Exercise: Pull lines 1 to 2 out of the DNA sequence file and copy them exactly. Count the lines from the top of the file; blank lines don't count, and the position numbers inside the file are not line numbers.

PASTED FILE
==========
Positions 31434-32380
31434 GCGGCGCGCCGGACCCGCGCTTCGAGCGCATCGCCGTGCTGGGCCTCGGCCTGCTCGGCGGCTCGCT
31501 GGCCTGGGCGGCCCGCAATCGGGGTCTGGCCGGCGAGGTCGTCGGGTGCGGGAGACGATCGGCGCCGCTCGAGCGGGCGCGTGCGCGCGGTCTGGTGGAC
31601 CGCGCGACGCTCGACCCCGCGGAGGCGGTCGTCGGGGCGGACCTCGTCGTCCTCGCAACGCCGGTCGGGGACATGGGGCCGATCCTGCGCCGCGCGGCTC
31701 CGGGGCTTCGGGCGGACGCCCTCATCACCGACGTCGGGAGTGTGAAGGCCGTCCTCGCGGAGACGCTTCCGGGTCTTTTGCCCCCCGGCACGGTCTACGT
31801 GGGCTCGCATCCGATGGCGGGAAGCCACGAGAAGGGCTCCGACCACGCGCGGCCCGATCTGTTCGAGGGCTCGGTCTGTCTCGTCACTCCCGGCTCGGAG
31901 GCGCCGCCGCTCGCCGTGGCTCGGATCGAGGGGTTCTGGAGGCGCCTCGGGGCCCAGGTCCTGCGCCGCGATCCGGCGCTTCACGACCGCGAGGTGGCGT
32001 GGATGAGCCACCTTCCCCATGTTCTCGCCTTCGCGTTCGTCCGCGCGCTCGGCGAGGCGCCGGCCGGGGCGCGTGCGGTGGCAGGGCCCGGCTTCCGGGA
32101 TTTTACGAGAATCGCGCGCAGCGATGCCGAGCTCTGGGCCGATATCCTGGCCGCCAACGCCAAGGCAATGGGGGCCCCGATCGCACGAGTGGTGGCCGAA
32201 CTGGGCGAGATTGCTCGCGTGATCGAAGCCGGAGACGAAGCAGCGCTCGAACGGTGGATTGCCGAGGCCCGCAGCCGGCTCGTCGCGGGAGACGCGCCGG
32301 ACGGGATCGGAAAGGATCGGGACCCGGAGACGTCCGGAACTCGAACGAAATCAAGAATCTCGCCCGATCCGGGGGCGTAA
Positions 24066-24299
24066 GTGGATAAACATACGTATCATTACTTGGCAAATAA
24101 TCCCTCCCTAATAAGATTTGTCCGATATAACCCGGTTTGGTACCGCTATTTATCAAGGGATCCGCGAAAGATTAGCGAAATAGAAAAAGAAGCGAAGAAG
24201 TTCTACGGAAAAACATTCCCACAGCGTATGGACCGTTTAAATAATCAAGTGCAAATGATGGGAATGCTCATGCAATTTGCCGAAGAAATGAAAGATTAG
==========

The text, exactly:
Positions 31434-32380
31434 GCGGCGCGCCGGACCCGCGCTTCGAGCGCATCGCCGTGCTGGGCCTCGGCCTGCTCGGCGGCTCGCT